Let me begin by saying I went into this game expecting to love it. Grim Tales, you say? That’s going to be awesome! Then I loaded the game and got even more excited. The graphics were dark and ghostly, like a real fairytale should be. There were gnarly trees, an over grown shack, and more spider webs than you could shake a stick at. Grimm Tales: The Wishes was shaping out to be an epic and memorable grizzly fairytale adventure. And then the game started.
Hoo boy. It’s hard to know where to start. The very first thing to throw me off was the voice acting. I’ve heard people deliver lines in a manner that expressed worry, despair, and anxiety, so I know it’s possible. Those kinds of voice actors are out there. But they clearly weren’t accepting work when this game was cast.
Every single line was painful, pushed too far and too hard. Dramatic pauses can accentuate an emotion, but you can’t use them to cover the lack of one and longer pauses definitely don’t equal a better performance. And that’s just the sister/mom; the little boy was even worse!
I get that they were going for a young sounding voice, and I suppose it’s hard to find a kid who can fake fear, but oh my god. Pair the terrible voice acting with the overly dramatic music, and you’re way better off just muting the game and playing some music or putting a movie on in the background.
The little boy’s room is a spooky place where bad things happened, I got that. I get the concept. Please lay off with the crazy music already. The only outlier was the strange living puppet. His scenes were all really good, and almost worth keeping the sound on for. Then one of the others would pop up and nope, nothin’ doin’. You see that little skip up in the top right corner? You grab that and move on, because believe me when I say: the lines she’s reading are not the bad part.
But I kept playing, because vocal skill isn’t really supposed to be what makes or breaks a game (but man, I spent most of my teenage and adult life tracking down original language esoteric animes because when it comes down to it: most Americans are terrible, terrible voice actors. Terrible. There are some things I can forgive, but that’s not one of them.)
Anyway, gameplay. I mentioned earlier that I loved the look of the game, and that never changed. The artistry and world design were just a lot of fun because they reminded me of A Grim Tale. The hidden object games weren’t horribly hard, but they weren’t gimmies either. You had to take a minute.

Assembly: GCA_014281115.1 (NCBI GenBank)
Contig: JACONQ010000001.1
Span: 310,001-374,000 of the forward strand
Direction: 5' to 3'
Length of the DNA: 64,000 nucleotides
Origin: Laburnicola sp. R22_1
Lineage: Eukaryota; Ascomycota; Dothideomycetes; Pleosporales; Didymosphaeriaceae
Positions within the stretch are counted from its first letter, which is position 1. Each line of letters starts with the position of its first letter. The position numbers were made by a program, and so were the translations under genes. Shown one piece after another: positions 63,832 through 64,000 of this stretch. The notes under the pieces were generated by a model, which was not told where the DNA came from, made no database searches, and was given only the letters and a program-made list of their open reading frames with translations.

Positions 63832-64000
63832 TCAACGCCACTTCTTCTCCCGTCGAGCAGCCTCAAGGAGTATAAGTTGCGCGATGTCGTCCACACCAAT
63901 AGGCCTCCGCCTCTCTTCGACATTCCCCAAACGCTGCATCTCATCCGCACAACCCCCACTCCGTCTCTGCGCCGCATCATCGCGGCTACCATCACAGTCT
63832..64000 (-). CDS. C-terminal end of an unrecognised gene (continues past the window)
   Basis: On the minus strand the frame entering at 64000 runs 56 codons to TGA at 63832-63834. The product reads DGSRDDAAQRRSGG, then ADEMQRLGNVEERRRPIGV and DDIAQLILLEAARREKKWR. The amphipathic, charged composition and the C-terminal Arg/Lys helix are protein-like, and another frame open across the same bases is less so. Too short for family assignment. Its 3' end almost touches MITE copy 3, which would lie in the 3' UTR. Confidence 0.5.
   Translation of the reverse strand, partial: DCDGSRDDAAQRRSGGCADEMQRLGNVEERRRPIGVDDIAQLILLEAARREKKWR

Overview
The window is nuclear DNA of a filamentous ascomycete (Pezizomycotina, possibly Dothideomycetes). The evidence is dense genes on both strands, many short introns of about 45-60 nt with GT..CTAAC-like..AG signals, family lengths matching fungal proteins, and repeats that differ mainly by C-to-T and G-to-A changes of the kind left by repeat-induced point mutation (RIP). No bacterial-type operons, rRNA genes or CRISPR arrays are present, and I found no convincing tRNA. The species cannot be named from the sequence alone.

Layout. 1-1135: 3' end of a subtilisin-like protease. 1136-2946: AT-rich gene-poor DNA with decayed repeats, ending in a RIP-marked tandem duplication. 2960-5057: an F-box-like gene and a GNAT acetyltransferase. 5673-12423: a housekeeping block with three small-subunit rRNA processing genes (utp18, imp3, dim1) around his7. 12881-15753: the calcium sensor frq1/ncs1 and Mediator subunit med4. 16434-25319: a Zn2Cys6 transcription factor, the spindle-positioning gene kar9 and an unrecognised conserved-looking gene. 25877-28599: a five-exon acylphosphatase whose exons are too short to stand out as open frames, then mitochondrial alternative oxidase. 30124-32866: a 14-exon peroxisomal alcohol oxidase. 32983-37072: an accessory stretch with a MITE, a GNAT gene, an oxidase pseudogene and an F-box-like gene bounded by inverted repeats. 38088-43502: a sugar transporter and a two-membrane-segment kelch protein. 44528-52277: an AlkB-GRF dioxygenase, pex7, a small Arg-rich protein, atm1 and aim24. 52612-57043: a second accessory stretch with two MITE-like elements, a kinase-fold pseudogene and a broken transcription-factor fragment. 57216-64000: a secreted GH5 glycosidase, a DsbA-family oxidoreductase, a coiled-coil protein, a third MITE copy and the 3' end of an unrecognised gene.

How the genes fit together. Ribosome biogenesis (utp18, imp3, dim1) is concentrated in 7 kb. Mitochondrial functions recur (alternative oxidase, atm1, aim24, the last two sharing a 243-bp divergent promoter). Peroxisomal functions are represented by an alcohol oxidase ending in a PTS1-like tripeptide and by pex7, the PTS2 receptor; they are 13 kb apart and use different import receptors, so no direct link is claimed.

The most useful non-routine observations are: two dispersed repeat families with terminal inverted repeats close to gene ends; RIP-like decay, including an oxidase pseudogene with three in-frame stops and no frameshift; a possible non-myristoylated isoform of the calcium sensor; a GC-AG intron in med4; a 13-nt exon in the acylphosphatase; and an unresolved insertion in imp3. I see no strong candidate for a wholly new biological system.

My big problem, though, was all the useless running around. I must have gone from the little boy’s room to the fire room to the kitchen, back to the boy’s room, only to return to the fire room about a dozen times. I had to return to the front yard six times before I was finally finished with that area, and don’t get me started on the fact that I had to find and clear a secret tunnel leading from the kid’s room out to the swamp in the backyard (Why in the backyard? Why?) instead of just walking around the house as I presume the mother/sister did when she mysteriously vanished into the swamp.
There was also very little logic involved when using the tools collected into inventory. For example, when I was traveling down the secret tunnel in the boy’s bedroom closet, (Why?)I found my way blocked by a crumbling wall. So, of course, I had to find a bullet and a gun, put the bullet in the gun, and then use it to shoot a mace from the ceiling so it could knock down the wall like some kind of morning star wrecking ball. That happened. Why? (And yes, that’s a cat in my inventory. Yes, I ended up using him several times. No, I’m not sure why.)
Now, I work full time and I’m also fighting my way through the end of a biology degree, so I don’t spend a lot of brain power on games when I play. That’s why I always put them on their lowest possible setting, in this case “casual mode.” Even with that, though, the puzzles in Grim Tales: The Wishes were tough. Rebuilding a stained glass window on a rotating table tough. Most of the time (all of the time) I tried until the little hint flower finished blooming before clicking skip and moving on with my romp through the entire household. Again.
When you boil it down, Grim Tales: The Wishes was a game brimming with potential: a neat idea, beautiful artistry, and a great world design. Then the game starts, and it’s all downhill. The characters are over-dramatic in dialogue and execution. The hidden objects needed to move on in the game are spaced way too far away from what they’re supposed to be unlocking, and the puzzles are so tough they’re not really worth trying (for a person who isn’t playing because they love puzzles. If you’re a puzzle lover you’ll have a great time with these).
By the time you catch up with the little boy in the swamp you kind of just want to say, “Tough age to be Dorian Gray, kid, but you’re going to have to suck it up because I’m out.”
Why does a person play a game? If it’s for relaxation or as an escape from the rigors of real life, then you’re better off skipping this one. The only thing Grim Tales: The Wishes got me was strange looks. But I guess that’s what I get for shouting at the computer every time something completely asinine ended up in my bag. Which was often. I’m not one for being completely negative, though, so here: I’ll leave you with the best thing this game has to offer. You’re welcome.